Choosing the best amino acids to add to your diet often requires a little bit of research and guidance, but not to worry! We have all of the information you need to find the right options for your lifestyle and needs, including:
What are amino acids?
Amino acids are the framework of the human body. They come together by design specified to the biological system in need. Aminos string together to form hormones, connective tissue, organs, skin cells, hair, nails, enzymes, bones, and, of course, muscle.
Amino acids typically begin their journey into the human body via protein structures. Aminos are known as the “building blocks of protein” because they come together in specific order(s) to create unique protein structures. Since body systems create highly differentiating demands for protein, amino acids synthesize to form to the preferred protein structure.
Amino acids are found predominantly in animals, both in muscle and connective tissues. However, they may also be sourced from many different plant sources as well, including lentils, legumes, seeds, tree nuts and more. More on this shortly.
Many choose to take in extra aminos through various forms of supplements like protein and collagen powders, as well as amino acid powders and pills.
What are the benefits?
Amino acids, and more importantly the completed structure of protein, is extremely important for the entire human body. Twenty one amino acids are used to create the foundation for practically every system in the human body.
Some examples of amino acid dependent functions in the body include:
- neurological function
- thyroid function
- hormone synthesis
- muscle growth and repair
- wound healing
- bone repair and growth
- energy transfer
- and many more
A great example of this is the digestive system. To start, a hunger signal is sent via specific hormones such as Ghrelin, which is built with amino acids. Then, the act of eating is done by muscle activation in the mouth. Following the bolus of food down the esophagus, we run into digestive enzymes that begin being secreted into the mouth and then meet the food in the small intestine to finish the job. These are all composed of amino acids.
Once broken down in the small intestine, the protein from the food is now in its bioavailable form; amino acids. These are then absorbed into the bloodstream through the intestine via active transport (energy requiring) through junctions in the intestinal wall that are composed of and partly controlled by, you guessed it, amino acids. The digestive system is simply one example of how the human body so heavily relies on amino acids and protein in general for daily functioning.
Getting a good supply of protein and amino acids can sometimes prove daunting. Especially with many people fasting as a weight management therapy. Situations in which people fail to intake an adequate amount of protein (depending on the research and opinion of the researchers this may be .25 grams of protein per pound of body weight, all the way up to 1.5 grams of protein per pound of body weight) may lead to recommendation and/or physiological demand of a supplement to achieve necessary amounts.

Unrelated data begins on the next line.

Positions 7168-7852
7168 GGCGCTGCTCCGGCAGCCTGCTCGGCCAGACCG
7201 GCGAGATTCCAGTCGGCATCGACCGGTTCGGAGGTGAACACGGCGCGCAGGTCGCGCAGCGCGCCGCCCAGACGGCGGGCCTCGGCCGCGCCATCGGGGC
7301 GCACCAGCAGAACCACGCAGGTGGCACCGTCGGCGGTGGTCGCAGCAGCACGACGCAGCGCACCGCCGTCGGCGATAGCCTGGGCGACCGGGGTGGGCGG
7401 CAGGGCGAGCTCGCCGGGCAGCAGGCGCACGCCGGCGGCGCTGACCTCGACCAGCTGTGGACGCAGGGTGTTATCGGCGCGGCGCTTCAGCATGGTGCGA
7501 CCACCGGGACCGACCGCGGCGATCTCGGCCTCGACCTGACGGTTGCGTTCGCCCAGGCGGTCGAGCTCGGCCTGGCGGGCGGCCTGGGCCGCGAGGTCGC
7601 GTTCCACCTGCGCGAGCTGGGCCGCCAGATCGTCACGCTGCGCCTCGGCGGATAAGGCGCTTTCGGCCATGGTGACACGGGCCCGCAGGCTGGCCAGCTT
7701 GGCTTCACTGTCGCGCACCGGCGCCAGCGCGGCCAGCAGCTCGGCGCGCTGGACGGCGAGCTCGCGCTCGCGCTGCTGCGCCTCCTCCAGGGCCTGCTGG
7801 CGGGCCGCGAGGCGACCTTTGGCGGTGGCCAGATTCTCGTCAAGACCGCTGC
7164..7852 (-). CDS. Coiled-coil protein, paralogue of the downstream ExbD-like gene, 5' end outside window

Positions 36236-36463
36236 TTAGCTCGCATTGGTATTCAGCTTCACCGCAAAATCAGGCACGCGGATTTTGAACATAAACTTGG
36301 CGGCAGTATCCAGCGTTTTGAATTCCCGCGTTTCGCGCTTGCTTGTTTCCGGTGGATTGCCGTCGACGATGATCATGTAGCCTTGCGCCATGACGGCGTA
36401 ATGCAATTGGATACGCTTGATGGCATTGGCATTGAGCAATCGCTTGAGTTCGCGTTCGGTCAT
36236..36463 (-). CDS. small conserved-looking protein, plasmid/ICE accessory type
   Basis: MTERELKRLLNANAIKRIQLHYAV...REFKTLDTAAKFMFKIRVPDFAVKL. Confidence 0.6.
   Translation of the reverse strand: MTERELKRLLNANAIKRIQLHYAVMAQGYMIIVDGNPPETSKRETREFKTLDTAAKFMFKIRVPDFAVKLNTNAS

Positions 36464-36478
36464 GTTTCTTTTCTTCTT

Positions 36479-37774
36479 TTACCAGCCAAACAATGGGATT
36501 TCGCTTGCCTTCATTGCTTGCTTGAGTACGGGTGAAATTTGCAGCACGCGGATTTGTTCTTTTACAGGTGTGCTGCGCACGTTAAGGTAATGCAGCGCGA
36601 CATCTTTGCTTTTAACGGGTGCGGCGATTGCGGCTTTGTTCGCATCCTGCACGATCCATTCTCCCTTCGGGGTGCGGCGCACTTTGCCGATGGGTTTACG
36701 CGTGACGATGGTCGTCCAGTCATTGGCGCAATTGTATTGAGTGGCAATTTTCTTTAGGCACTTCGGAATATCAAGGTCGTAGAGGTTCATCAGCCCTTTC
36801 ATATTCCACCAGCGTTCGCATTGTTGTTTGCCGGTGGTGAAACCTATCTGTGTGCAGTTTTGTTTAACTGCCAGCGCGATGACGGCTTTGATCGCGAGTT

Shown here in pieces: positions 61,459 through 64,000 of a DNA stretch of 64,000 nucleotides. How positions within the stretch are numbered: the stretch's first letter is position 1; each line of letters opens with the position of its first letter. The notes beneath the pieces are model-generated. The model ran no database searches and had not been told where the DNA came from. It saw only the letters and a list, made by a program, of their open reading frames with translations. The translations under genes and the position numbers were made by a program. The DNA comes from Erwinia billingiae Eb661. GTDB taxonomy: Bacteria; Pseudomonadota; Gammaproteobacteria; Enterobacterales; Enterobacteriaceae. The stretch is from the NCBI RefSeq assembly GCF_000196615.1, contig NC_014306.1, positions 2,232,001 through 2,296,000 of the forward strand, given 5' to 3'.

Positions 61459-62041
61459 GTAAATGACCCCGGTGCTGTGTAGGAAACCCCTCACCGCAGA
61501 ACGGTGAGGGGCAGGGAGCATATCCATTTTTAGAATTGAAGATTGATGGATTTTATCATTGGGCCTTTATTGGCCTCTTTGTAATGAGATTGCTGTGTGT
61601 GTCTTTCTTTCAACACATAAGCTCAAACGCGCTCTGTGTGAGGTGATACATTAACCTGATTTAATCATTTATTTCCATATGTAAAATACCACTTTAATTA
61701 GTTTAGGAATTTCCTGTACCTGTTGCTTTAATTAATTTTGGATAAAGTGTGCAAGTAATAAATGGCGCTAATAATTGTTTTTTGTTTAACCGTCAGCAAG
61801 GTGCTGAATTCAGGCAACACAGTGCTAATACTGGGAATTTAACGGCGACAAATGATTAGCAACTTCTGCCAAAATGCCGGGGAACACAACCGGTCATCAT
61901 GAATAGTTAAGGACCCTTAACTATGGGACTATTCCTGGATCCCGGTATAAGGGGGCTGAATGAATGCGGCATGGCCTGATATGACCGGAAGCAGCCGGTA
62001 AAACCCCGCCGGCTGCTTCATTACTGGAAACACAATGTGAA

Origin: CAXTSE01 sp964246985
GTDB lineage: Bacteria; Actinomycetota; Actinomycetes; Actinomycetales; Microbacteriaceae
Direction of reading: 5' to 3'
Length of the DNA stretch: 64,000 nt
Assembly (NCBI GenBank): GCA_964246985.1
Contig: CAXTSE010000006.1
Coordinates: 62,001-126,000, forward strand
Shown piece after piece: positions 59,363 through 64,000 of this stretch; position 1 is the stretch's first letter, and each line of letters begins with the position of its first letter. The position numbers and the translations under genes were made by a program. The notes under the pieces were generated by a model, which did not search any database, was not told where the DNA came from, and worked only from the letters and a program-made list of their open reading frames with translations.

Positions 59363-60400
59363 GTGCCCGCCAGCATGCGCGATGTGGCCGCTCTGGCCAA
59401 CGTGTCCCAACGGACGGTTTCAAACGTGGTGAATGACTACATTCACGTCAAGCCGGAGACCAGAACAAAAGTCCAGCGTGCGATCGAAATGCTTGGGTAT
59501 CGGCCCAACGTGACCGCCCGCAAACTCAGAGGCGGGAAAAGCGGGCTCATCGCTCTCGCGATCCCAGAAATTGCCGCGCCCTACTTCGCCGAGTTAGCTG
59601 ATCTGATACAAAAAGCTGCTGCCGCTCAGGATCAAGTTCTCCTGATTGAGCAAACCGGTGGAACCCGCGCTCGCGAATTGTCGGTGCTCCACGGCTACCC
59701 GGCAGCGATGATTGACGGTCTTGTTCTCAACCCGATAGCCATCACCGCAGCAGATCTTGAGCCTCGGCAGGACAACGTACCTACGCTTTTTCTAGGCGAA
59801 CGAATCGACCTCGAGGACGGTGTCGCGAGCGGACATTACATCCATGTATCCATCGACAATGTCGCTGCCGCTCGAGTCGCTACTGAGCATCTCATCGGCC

For instance, a competitive athlete may need double the amount of protein and thus amino acids than a normal person that predominantly sits all day at work. Both, however, may benefit from amino acid supplementation for different reasons. In such cases a supplement may be warranted. As with the majority of dietary supplements, it can be tough to know what to look for and just how to look for the highest quality options. This is no different with amino and protein supplements.
Is it better to take protein or amino acids supplements?
Protein powders would be the most efficient and likely cost to dose ratio option to supplement with. The hurdles to keep in mind with protein powders begin with allergens. A recent meta analysis compiled years of protein supplement research into a hierarchy of absorbability based on sourcing. The top five options were all animal based sources. This means that if someone has a specific animal allergy, they may need to be careful when choosing. This is of course the same when it comes to plant sources as well. That being said, with respect to religious and ethical considerations, animal based protein options are the top choice for bio availability.
When choosing, a good checklist for animal protein is:
- certification (organic, non GMO, etc),
- lactose amount, protein per scoop (preferable >20 grams)
- amount of branched chain aminos (BCAAs) known as leucine, isoleucine and valine
With plant based, look for many of the same; source, certifications, heavy metal testing, BCAA amounts, and variety of sources. Plant proteins with respect to soy do not contain the full twenty one amino acids necessary to qualify as a complete protein. Therefore, blends typically garner the largest variety of necessary aminos.